Note: In the past, my mom has cut drumstick shapes out of tempeh, then steamed, basted, and baked them so that the tofu mound looks more like a turkey.


2 Tbs olive oil
1 cup onion, diced
1 cup celery, diced
2 large garlic cloves, minced
3 Tbs fresh sage or 1 tsp dried, minced
1 Tbs fresh thyme, minced
1 tsp dried marjoram
1/4 cup raisins
1/3 cup toasted pumpkin seeds
1-2 cups boiling water
1/4 cup soy sauce
4 cups bread, in 1/2 inch cubes

Heat oil and sautee onions, garlic, and celery until transparent, about 1 minute. Mix herb seasoning together and combine with remaining ingredients. Season to taste.

Use any kind of vegan gravy. I used the mushroom gravy from this deconstructed green bean casserole recipe from Vegan Yum Yum. The whole dish is an awesome vegan side dish that also has a lot more class than the traditional version.

Monday, November 22, 2010


I hated Brussels sprouts for so long until I tried them roasted. Roasting them brings out a nutty flavor that cuts some of their bitterness. I found this recipe in my Clean Foods cookbook. It was very easy to throw together, so I was able to make a lot of it for a potluck. My one warning is to watch them carefully in the oven. I threw them in then ran to take a quick shower and they were already burning 10-15 minutes later (though the recipe says 25). They may need more frequent stirring than the recipe suggests. Also I recommend using the suggested 9x12 in. baking dish. I had apple crisp in both of mine, so I used a metal baking sheet, which I think contributed to the burning. Also, I didn't follow the directions and sliced the mushroom caps and crushed the garlic and shallots. I recommend leaving everything whole. Despite a little overcooking, the Brussels sprouts were delicious and a huge hit. Try these for real! Serves 6.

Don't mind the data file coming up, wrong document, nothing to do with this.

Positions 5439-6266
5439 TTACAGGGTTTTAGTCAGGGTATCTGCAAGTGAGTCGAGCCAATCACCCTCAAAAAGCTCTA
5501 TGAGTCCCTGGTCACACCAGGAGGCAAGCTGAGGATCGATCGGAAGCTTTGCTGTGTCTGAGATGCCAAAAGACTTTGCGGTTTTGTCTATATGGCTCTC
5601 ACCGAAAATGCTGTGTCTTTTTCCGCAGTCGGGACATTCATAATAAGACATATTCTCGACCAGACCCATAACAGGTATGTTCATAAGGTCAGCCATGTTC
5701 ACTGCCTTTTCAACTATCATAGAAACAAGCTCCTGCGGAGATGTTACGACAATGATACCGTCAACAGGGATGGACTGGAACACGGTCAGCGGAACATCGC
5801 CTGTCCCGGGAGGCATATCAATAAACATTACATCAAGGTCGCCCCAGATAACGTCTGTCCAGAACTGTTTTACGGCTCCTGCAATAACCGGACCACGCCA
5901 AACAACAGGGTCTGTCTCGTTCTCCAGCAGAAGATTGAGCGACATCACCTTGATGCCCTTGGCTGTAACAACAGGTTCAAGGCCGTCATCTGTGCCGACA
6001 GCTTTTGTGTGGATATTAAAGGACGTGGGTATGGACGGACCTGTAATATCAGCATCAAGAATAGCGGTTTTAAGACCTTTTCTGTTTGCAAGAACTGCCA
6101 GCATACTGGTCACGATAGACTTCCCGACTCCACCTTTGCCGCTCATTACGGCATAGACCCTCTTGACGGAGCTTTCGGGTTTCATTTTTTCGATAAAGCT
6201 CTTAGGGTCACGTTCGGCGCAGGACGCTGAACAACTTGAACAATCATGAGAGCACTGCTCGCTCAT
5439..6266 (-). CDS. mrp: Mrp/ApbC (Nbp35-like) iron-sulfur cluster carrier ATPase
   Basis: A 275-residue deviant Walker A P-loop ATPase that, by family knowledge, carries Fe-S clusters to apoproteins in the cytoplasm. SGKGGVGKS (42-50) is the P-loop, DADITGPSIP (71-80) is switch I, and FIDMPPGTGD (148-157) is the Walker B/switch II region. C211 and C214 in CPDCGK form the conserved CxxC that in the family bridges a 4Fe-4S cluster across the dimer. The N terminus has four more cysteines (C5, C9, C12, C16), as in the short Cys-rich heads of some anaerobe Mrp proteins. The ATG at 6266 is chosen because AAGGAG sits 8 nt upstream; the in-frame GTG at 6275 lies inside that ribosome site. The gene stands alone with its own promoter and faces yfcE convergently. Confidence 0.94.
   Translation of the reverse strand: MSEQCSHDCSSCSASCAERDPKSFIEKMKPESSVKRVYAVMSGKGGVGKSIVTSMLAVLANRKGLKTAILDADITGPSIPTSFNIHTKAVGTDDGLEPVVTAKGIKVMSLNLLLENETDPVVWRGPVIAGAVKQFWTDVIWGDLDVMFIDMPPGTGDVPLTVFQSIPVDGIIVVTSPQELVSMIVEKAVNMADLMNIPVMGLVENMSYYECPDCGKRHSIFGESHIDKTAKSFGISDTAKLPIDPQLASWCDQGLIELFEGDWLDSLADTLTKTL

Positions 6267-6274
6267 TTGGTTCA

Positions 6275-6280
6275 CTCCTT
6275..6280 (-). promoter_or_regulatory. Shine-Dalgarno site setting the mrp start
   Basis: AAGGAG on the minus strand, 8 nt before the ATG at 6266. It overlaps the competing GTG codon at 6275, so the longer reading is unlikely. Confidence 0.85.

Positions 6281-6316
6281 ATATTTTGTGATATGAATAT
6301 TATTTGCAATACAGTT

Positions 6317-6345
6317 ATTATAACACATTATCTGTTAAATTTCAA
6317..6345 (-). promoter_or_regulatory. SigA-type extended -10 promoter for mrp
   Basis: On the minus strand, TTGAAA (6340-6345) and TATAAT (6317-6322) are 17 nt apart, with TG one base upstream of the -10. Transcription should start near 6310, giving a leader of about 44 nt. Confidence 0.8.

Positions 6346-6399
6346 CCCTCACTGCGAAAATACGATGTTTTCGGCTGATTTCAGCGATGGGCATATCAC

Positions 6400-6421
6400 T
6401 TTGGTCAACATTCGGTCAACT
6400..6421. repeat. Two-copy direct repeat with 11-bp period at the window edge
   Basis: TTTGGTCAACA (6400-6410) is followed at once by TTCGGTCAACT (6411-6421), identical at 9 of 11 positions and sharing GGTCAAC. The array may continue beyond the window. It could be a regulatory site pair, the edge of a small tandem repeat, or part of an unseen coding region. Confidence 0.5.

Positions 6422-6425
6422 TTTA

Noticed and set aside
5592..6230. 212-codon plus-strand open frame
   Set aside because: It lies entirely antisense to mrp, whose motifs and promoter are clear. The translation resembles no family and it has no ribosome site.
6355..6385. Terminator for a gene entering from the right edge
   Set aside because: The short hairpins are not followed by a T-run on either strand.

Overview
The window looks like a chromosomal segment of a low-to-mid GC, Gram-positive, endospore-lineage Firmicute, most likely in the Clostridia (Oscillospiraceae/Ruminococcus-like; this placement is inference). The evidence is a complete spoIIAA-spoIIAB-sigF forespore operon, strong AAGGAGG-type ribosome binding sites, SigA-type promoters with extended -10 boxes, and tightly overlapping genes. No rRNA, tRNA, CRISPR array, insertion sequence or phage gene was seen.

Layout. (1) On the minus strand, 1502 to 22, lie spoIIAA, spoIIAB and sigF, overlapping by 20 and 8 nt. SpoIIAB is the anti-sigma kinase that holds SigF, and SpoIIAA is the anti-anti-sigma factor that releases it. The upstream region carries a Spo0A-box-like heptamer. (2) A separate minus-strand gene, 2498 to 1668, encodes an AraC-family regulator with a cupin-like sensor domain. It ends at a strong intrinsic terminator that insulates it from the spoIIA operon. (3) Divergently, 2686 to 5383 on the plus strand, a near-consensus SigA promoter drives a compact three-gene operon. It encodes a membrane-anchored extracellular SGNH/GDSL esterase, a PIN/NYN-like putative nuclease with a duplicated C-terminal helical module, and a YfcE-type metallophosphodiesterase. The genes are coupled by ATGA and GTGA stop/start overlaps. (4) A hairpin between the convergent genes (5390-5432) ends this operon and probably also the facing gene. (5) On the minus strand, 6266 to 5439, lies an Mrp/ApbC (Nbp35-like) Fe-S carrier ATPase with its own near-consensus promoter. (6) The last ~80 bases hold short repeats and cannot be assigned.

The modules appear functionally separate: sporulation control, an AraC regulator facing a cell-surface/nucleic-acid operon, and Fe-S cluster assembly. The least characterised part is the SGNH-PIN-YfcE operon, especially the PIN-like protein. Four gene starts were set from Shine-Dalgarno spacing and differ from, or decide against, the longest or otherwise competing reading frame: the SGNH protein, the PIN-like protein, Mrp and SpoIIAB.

Roasted Brussels Sprouts with Fennel and Shiitake Mushrooms

1 1/2 lbs Brussels sprouts
4 shallots
10 garlic cloves, peeled
1/2 lb shiitake mushroom caps
1 large fennel bulb
1/2 cup extra virgin olive oil
3 tablespoons balsamic vinegar
2 tablespoons fresh tarragon or rosemary
sea salt/pepper

1. Preheat oven to 425 degrees.

2. Prepare brussels sprouts by cutting away tough root ends and removing blemished outer leaves. Slice in half lengthwise and place in a large bowl. Add shallots, garlic, and mushroom caps.

3. Prepare fennel by trimming off dried root end and slicing bulb thinly widthwise. Add to vegetables and toss with olive oil, vinegar, tarragon/rosemary, salt, and pepper.

4. Place in a 9x12 glass or ceramic baking dish and roast uncovered for 25 minutes. Stir and roast for 25 minutes more. Remove and serve.

Side note: I just looked on Wikipedia to see whether or not Brussels sprouts had to be capitalzed (it doesn't), and learned that overcooking Brussels sprouts releases glucosinolate sinigrin, which has a sulfurous taste and odor. So many people may dislike Brussels sprouts because they have only had them overcooked. If steaming or boiling them, they only need 6-7 minutes. So don't overcook your sprouts!